In the opening credits for Mark Steven Johnson's screen debut you'll notice the encouraging line "Suggested by the novel A Prayer For Owen Meany by John Irving."
Unfortunately, rather than suggest to Johnson that he point his creative muse in an original direction, Owen Meany has simply prompted him to extract the bare thread of the story and soak it in several gallons of unrefined, industrial-strength schmaltz. Simon Birch (Smith) - a moniker evidently "suggested" by the name Owen Meany - is a tiny boy who refuses to allow his lack of stature to divert him from the belief that, one day, God will make him a hero. Weathering the derision of the local yokels and the patronizing attentions of his classmates, he is befriended by the town bastard Joe (Mazello), whose mother (Judd) is also shunned by the community for refusing to identify the father of her child.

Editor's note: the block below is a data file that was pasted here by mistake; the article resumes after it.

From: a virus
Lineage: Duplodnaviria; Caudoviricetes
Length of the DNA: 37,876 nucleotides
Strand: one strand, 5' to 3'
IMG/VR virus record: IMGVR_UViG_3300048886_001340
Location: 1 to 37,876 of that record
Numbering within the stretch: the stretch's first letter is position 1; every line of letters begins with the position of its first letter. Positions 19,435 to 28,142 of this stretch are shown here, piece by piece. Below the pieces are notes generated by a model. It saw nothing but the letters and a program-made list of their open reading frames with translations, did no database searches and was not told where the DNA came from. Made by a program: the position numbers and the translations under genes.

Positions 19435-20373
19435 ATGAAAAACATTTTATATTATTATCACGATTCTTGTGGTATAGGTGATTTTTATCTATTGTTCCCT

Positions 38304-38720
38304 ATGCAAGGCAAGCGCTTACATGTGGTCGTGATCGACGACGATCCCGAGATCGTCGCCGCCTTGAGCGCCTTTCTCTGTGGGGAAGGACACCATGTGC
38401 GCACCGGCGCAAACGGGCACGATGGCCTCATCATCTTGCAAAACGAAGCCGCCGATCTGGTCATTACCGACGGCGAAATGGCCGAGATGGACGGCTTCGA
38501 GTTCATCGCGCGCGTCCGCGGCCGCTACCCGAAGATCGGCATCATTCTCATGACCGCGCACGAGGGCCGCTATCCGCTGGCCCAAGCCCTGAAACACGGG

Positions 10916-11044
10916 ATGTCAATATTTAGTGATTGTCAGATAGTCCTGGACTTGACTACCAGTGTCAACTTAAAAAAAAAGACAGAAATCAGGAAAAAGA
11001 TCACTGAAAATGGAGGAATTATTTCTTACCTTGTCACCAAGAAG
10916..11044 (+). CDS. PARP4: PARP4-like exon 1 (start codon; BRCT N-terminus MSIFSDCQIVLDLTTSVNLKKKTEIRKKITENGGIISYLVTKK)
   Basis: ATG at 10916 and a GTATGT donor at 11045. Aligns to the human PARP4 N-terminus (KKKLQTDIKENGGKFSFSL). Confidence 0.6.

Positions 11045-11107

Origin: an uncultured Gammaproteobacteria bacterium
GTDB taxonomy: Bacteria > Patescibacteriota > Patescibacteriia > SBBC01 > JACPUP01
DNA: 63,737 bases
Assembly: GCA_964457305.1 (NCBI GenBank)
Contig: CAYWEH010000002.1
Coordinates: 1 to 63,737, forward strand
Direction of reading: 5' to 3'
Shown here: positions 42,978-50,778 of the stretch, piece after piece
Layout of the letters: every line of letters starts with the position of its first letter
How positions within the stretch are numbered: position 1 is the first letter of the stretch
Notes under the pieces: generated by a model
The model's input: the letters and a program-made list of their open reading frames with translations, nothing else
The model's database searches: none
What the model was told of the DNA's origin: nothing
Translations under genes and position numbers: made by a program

But he's a spunky little feller. Sparring with his uptight Sunday school teacher and driving the parish priest to distraction, he delivers beyond-his-years bons mots from a Coke-crate sidecar attached to Joe's bike. When tragedy strikes, a sequence of events is set in motion that culminates in the unmasking of Joe's pa and the fulfilment of Simon's heroic destiny (sob).
In the title role, newcomer Smith shows vestiges of an intuitive and moving performance, but he's swamped by a veritable tsunami of sentimentality and hamstrung by cute dialogue. Everyone else, frankly, eats it raw. Basically, this is impeccable source material reduced to a mere two-hour episode of The Waltons, complete with hokey voice-over from Jim Carrey (sample: "Baseball is a little like life when you're 12 years old"). A crudely manipulative, amber-hued cocktail of saccharine and horseshit.